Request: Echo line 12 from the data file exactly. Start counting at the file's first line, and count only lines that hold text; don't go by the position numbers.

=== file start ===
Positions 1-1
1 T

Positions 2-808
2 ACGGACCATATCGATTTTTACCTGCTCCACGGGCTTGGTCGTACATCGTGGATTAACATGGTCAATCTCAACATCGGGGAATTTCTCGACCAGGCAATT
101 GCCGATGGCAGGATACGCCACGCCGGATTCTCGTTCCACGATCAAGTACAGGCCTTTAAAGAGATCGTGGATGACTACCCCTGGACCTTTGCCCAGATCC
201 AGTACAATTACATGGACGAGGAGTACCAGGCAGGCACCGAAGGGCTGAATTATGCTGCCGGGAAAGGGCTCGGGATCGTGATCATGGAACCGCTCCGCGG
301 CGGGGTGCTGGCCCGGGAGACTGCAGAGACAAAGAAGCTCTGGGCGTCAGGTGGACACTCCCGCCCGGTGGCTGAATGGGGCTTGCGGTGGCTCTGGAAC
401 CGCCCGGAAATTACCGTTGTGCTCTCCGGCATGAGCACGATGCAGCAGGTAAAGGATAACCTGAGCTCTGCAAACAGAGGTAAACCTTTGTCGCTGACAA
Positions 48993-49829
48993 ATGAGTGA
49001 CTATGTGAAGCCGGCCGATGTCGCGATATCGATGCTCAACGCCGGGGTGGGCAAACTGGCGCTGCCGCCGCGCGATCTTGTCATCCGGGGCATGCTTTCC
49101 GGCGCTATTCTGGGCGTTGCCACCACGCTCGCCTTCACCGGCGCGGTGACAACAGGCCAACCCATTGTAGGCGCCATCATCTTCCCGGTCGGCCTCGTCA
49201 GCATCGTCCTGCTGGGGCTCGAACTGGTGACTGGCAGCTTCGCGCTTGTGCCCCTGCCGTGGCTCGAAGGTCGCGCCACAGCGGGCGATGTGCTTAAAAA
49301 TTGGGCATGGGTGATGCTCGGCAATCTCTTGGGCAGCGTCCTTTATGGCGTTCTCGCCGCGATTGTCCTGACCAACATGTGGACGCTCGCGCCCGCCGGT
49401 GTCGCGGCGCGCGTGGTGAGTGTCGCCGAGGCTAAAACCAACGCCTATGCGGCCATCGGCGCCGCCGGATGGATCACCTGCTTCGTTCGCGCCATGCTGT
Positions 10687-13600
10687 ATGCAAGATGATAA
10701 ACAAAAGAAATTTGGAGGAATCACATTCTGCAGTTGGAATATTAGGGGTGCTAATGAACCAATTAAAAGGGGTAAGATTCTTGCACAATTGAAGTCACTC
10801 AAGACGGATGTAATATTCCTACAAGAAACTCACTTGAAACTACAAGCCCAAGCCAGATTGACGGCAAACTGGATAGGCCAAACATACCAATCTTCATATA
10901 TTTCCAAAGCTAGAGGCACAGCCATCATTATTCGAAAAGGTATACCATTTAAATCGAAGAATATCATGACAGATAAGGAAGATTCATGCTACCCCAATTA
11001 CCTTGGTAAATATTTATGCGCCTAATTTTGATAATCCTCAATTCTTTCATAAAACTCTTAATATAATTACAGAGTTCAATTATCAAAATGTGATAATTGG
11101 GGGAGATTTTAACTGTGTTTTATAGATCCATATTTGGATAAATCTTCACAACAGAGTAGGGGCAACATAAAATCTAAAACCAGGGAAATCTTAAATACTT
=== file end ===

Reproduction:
49101 GGCGCTATTCTGGGCGTTGCCACCACGCTCGCCTTCACCGGCGCGGTGACAACAGGCCAACCCATTGTAGGCGCCATCATCTTCCCGGTCGGCCTCGTCA